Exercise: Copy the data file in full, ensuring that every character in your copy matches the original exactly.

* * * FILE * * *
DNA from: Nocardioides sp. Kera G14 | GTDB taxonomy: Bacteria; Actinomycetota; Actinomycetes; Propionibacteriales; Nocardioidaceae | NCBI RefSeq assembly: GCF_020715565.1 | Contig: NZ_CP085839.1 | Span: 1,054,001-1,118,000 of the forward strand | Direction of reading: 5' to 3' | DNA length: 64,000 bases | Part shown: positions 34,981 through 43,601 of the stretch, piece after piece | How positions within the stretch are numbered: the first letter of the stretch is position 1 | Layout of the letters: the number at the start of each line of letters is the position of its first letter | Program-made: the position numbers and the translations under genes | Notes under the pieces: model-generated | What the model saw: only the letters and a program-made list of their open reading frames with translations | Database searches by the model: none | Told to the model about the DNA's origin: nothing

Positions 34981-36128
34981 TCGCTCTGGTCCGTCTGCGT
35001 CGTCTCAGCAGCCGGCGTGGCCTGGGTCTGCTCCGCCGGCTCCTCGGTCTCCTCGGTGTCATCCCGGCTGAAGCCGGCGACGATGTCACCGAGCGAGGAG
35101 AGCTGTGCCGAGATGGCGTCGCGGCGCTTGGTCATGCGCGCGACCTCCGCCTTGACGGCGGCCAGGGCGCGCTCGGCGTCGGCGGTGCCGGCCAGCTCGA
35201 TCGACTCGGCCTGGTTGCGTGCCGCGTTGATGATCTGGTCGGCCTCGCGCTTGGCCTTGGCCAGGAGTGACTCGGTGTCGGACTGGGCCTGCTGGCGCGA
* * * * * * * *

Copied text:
DNA from: Nocardioides sp. Kera G14 | GTDB taxonomy: Bacteria; Actinomycetota; Actinomycetes; Propionibacteriales; Nocardioidaceae | NCBI RefSeq assembly: GCF_020715565.1 | Contig: NZ_CP085839.1 | Span: 1,054,001-1,118,000 of the forward strand | Direction of reading: 5' to 3' | DNA length: 64,000 bases | Part shown: positions 34,981 through 43,601 of the stretch, piece after piece | How positions within the stretch are numbered: the first letter of the stretch is position 1 | Layout of the letters: the number at the start of each line of letters is the position of its first letter | Program-made: the position numbers and the translations under genes | Notes under the pieces: model-generated | What the model saw: only the letters and a program-made list of their open reading frames with translations | Database searches by the model: none | Told to the model about the DNA's origin: nothing

Positions 34981-36128
34981 TCGCTCTGGTCCGTCTGCGT
35001 CGTCTCAGCAGCCGGCGTGGCCTGGGTCTGCTCCGCCGGCTCCTCGGTCTCCTCGGTGTCATCCCGGCTGAAGCCGGCGACGATGTCACCGAGCGAGGAG
35101 AGCTGTGCCGAGATGGCGTCGCGGCGCTTGGTCATGCGCGCGACCTCCGCCTTGACGGCGGCCAGGGCGCGCTCGGCGTCGGCGGTGCCGGCCAGCTCGA
35201 TCGACTCGGCCTGGTTGCGTGCCGCGTTGATGATCTGGTCGGCCTCGCGCTTGGCCTTGGCCAGGAGTGACTCGGTGTCGGACTGGGCCTGCTGGCGCGA